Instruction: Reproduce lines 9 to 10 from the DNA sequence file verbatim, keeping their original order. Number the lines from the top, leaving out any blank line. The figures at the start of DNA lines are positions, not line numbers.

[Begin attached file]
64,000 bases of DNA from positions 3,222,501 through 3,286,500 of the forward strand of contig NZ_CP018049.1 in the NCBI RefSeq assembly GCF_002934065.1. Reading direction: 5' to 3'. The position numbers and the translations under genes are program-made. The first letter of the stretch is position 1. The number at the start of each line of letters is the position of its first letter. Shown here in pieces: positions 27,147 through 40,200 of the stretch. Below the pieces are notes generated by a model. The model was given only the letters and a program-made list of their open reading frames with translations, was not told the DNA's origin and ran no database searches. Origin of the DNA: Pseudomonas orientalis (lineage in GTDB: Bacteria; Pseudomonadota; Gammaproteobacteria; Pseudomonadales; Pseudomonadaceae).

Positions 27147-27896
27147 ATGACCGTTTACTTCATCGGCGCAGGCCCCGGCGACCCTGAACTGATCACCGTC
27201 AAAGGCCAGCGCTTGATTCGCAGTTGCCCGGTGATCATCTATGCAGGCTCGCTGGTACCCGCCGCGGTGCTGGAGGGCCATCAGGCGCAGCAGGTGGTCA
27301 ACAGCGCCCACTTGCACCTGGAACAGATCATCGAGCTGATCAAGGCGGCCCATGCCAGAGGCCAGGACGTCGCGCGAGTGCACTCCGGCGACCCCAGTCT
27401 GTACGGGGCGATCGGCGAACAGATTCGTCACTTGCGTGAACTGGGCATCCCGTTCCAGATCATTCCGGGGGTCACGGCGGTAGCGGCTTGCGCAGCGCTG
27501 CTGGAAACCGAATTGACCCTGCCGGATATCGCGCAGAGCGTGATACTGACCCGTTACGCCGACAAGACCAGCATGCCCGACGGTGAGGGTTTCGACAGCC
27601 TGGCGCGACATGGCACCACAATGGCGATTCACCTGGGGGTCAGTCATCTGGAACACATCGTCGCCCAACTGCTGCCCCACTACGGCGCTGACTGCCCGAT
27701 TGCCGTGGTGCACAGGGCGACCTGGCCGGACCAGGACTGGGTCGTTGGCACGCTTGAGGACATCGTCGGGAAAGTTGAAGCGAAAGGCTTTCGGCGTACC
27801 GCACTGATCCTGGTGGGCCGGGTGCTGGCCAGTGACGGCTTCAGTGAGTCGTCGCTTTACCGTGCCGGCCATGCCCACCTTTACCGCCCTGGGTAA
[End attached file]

27701 TGCCGTGGTGCACAGGGCGACCTGGCCGGACCAGGACTGGGTCGTTGGCACGCTTGAGGACATCGTCGGGAAAGTTGAAGCGAAAGGCTTTCGGCGTACC
27801 GCACTGATCCTGGTGGGCCGGGTGCTGGCCAGTGACGGCTTCAGTGAGTCGTCGCTTTACCGTGCCGGCCATGCCCACCTTTACCGCCCTGGGTAA